Out of the Comfort Zone? - Global Citizenship Education and Cross-Sector Partnerships for Sustainable Development - Bridge 47

 
Out of the Comfort Zone? - Global Citizenship Education and Cross-Sector Partnerships for Sustainable Development - Bridge 47
IDEA
                          IRISH DEVELOPMENT
                                                  This project is funded by
                                                      the European Union
                          EDUCATION ASSOCIATION

Out of the
Comfort Zone?
Global Citizenship Education
and Cross-Sector Partnerships
for Sustainable Development
Kerstin Wittig-Fergeson
and Harm-Jan Fricke
July 2021
Out of the Comfort Zone? - Global Citizenship Education and Cross-Sector Partnerships for Sustainable Development - Bridge 47
Bridge 47 – Building Global Citizenship is a joint project of
14 European and global partner organisations, co-funded
by the European Union. The project aims at mobilizing and
strengthening civil society worldwide to innovate for more
transformative Global Citizenship Education (GCE) and
advocate for the realization of target 4.7 of the Sustainable
Development Goals. The Bridge 47 Network brings people
of various backgrounds together to learn from each other
and collaborate across sectors. Get more info and join the
network on: www.bridge47.org

Out of the Comfort Zone?
Global Citizenship Education and Cross-Sector
Partnerships for Sustainable Development

© Bridge 47, 2021 except figure 1.3 (based on © United
Nations and The Partnering Initiative, 2020), figure 1.4
(based on © Tide~global learning, 1995), and figure 3.1
(© Doughnut Economics Action Lab, Creative Commons
Attribution-ShareAlike 4.0 International License, 2021)

Acknowledgements
What is written in this publication is the responsibility of the
authors. However, they wouldn’t have been able to produce
this without information, ideas, and comments on drafts
from various people. We would like to thank in particular:
Orla Devine – Bridge 47 Partnerships Coordinator, Charlotte
Dwyer – Scotdec Scotland, Madza Ednir – CECIP Brazil,
Emma Gardner – CAID Scotland, Frank Geary – IDEA Ireland,
Stephen McCloskey – CGE Northern Ireland, Sonja Salminen
– MUNDU Denmark, Patricija Virtič – SLOGA
Slovenia, Jakub Žaludko – Ambrela Slovakia.

Publication design: Heather Griffin
Printed in the EU

                This document has been produced with the financial assistance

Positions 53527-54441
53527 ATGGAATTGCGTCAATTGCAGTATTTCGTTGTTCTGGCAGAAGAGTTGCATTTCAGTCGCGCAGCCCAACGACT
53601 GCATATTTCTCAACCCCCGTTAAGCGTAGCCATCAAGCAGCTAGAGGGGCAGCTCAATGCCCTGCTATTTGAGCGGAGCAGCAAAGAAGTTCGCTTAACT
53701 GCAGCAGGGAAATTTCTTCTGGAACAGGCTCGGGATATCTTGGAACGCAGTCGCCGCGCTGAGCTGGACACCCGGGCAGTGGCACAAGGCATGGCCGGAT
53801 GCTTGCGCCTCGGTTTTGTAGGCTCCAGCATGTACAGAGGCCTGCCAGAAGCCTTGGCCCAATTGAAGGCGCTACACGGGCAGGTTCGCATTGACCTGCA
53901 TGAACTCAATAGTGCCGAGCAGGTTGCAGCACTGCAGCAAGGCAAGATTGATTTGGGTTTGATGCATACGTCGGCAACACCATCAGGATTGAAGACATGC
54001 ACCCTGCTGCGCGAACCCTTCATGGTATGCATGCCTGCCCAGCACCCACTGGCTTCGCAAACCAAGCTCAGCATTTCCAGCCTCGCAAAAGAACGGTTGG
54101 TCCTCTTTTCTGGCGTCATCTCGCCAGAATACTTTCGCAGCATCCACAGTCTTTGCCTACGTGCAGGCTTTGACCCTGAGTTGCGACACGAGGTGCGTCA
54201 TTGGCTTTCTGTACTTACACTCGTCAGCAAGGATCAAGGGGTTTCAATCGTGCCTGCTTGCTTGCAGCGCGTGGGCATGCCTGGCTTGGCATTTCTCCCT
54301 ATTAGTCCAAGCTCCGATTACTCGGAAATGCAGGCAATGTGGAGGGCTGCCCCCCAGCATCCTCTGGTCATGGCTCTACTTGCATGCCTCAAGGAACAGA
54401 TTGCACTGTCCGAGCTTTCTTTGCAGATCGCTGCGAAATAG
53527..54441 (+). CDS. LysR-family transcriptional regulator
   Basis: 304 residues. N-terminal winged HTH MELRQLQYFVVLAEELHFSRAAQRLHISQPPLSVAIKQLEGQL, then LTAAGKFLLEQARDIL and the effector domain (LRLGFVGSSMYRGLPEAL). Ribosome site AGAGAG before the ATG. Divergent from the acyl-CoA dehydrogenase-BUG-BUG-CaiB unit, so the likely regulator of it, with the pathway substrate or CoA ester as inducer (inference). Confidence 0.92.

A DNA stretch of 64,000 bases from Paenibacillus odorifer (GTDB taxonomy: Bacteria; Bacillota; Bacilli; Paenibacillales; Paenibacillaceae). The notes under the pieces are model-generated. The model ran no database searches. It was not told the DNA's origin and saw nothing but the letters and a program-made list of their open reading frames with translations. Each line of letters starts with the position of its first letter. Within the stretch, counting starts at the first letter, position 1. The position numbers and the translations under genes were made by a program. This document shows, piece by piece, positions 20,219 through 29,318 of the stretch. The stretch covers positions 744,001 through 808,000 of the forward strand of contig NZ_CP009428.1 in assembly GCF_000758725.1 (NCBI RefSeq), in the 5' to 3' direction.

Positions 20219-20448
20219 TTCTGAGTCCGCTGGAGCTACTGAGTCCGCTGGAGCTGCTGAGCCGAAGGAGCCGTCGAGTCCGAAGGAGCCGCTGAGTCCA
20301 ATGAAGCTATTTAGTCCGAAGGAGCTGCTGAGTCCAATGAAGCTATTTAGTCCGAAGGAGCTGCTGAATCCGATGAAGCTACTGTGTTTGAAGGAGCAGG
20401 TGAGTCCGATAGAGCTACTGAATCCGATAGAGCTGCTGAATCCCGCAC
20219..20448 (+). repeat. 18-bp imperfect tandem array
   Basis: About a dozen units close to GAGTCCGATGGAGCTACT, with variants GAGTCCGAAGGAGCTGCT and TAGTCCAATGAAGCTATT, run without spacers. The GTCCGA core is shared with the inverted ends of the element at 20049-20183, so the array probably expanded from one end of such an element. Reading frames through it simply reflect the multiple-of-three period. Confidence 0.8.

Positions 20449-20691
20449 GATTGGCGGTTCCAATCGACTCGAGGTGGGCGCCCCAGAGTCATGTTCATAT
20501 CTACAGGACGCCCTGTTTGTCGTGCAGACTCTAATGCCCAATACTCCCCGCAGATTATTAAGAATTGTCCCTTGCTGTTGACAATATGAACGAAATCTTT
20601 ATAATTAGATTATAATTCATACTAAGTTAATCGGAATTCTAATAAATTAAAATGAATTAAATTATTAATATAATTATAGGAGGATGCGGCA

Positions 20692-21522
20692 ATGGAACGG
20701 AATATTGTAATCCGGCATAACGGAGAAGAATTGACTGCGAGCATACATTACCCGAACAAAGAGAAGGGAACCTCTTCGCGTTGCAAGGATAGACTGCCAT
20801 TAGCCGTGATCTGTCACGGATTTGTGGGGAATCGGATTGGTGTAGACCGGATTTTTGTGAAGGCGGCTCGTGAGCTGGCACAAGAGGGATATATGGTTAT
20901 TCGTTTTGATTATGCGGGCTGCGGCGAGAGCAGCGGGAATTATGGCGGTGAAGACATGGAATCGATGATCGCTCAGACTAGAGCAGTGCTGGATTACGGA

of the European Union. The contents of this document are the
                sole responsibility of the 14 project partners and can in no way
                be taken to reflect the views of the European Union.
Out of the Comfort Zone? - Global Citizenship Education and Cross-Sector Partnerships for Sustainable Development - Bridge 47
Out of the
Comfort Zone?
Global Citizenship Education
and Cross-Sector Partnerships
for Sustainable Development
Kerstin Wittig-Fergeson
and Harm-Jan Fricke
July 2021
Out of the Comfort Zone? - Global Citizenship Education and Cross-Sector Partnerships for Sustainable Development - Bridge 47
Contents
Introduction................................................................................................ 1
    This publication.............................................................................................................1
    Sustainable development challenges for GCE organisations...........................................2
    Bridge 47........................................................................................................................3
    Opportunities................................................................................................................4
1. Sustainable Development and Cross-Sector Partnerships........................ 7
    Why cross-sector partnerships for sustainable development?........................................8
    The SDGs as an entry into cross-sector discussions........................................................9
    The SDGs: challenges for GCE organisations................................................................. 14
    Sustainable development beyond the SDGs................................................................. 15
2. Global Citizenship Education as an Opportunity for Cross-Sector
Partnerships.............................................................................................. 18
    Global Citizenship Education as a way towards Sustainable Development and
    the SDGs......................................................................................................................18
    Defining Global Citizenship Education..........................................................................19
    GCE as an approach to develop mutual understanding and learning between